“There is honestly so much to be said about Comaduster’s sophomore album that a written review will necessarily only gloss over the power of the release. Réal Cardinal comes from the realm of professional electronic music production and design, which translates to a sonically awe-inspiring sound; tight production, expert design, and a close attention to detail shine through every layer of the work from start to finish. However, for me, the true victory of the album is that it achieves something that many have tried, and almost all have failed at: producing a coherent crossover album. Cardinal’s affinity for industrial music leaves no doubt that this release belongs under the industrial umbrella, yet while other acts seeking crossover success have often come across as sloppy and opportunistic, Cardinal’s visionary approach to creating a musically diverse and highly contemporary album that’s still rooted in a dark aesthetic leaves no room for pedantic paint-by-numbers cross-genre ham-fistedness. Instead, what comes across is an inspiring, aurally-bombastic mixed-genre masterpiece, clearly designed by an artist who refused to skimp on his artistic vision. In a sea of mediocrity, this album dropped like a nuke, and was the kick in the ass we needed.” –Matt Pathogen (ID:UD OpEd Guy/Disco Sinistro)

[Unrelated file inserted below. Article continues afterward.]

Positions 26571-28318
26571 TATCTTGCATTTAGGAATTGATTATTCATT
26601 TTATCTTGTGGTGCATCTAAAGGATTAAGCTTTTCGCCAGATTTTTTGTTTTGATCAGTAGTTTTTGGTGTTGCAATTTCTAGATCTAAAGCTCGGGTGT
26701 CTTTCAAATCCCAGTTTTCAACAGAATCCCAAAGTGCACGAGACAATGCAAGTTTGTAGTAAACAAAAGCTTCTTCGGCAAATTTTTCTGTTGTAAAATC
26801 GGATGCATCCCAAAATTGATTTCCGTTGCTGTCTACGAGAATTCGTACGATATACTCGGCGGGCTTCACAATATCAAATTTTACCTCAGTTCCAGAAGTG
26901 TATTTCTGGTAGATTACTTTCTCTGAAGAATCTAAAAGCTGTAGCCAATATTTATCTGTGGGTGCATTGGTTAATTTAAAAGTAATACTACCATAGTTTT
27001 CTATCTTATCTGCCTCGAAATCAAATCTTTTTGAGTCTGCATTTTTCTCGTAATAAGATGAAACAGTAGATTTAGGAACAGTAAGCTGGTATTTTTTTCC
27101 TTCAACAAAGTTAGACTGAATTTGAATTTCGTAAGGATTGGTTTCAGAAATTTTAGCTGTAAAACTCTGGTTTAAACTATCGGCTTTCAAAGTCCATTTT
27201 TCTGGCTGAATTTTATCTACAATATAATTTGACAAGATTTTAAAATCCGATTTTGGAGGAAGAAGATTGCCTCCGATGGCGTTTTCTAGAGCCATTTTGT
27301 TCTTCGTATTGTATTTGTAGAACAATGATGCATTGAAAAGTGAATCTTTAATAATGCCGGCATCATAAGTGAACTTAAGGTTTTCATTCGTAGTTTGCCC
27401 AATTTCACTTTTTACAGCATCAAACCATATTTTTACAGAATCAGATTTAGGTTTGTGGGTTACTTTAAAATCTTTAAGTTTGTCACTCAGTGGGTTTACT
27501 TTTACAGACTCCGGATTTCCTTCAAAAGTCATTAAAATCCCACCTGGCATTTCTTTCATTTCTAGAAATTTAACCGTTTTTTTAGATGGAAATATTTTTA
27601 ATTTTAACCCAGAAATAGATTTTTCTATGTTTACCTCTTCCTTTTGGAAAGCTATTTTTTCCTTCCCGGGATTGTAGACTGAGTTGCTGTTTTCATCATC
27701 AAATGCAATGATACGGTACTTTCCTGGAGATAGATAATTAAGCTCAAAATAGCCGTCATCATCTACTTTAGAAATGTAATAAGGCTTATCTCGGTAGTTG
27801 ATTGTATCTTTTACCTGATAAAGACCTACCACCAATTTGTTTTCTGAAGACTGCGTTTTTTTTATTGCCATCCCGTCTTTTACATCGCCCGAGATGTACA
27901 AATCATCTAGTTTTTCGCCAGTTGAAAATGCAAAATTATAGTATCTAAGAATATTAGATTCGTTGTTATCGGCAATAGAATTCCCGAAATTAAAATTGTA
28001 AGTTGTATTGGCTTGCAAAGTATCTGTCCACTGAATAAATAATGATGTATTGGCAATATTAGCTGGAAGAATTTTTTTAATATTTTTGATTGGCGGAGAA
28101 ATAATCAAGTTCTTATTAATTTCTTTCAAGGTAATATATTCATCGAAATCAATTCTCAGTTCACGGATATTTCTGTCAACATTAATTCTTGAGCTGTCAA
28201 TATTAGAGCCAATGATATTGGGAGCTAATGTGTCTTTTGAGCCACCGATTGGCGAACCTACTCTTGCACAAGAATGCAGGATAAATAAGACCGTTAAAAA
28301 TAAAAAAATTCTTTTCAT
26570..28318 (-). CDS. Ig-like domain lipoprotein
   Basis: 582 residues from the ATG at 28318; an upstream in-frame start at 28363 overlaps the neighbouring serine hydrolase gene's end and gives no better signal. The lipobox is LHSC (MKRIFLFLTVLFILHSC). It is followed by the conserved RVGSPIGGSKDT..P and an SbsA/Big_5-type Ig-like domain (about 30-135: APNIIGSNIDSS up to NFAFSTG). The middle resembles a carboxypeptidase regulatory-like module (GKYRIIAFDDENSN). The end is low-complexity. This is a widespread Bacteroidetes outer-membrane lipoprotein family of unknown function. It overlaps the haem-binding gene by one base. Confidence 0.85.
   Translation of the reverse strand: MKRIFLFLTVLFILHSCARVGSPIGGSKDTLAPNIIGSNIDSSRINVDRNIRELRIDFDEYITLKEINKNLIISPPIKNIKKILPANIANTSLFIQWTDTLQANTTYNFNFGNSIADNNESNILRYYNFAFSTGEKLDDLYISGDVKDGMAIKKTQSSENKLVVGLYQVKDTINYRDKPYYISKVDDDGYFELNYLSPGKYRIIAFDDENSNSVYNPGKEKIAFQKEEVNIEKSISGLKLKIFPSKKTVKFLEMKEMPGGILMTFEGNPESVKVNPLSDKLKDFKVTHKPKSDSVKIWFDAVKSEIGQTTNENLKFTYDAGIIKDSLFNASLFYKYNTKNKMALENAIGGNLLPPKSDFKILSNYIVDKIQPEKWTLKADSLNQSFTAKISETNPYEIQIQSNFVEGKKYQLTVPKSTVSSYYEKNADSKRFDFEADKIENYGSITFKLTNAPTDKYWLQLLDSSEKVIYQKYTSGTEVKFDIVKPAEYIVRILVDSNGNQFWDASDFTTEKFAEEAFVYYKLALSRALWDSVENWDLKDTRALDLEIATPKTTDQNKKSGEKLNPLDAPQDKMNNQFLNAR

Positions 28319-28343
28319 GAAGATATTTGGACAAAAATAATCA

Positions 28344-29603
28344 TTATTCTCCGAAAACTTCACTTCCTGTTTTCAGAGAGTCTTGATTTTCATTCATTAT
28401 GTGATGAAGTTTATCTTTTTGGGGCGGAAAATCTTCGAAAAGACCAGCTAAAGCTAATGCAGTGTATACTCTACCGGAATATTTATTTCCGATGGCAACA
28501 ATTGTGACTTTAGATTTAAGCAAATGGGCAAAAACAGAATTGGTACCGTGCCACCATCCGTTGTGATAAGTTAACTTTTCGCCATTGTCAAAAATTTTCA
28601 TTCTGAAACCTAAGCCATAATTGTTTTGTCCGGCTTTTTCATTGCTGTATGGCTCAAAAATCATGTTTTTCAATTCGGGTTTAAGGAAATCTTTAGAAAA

“If I had one word to describe these two releases by Autechre it would be cavernous. I could get lost in these records for years, and most likely I will, as I have with every Autechre record in the past. There is so much depth contained within these recordings. Reverbs that are perpetually contracting and expanding. Coats of digital silk, present in the atmosphere yet not obfuscating the music contained within. Some may argue that there is a lack of emotion and accessibility contained within Autechre’s Max/MSP wizardry, but I would disagree. The emotion is hidden within the details. Autechre has never been a group that you could listen to once and understand. They require years of attention, and I guess that’s the key point. Musicians today are still trying to replicate the sound and feel of their earliest releases, while Autechre themselves keep on moving forward into their own dimension of sound. A dimension far beyond what we could have imagined, and one we may never reach on our own. Truly inspiring.” – Joey Blush (Blush Response)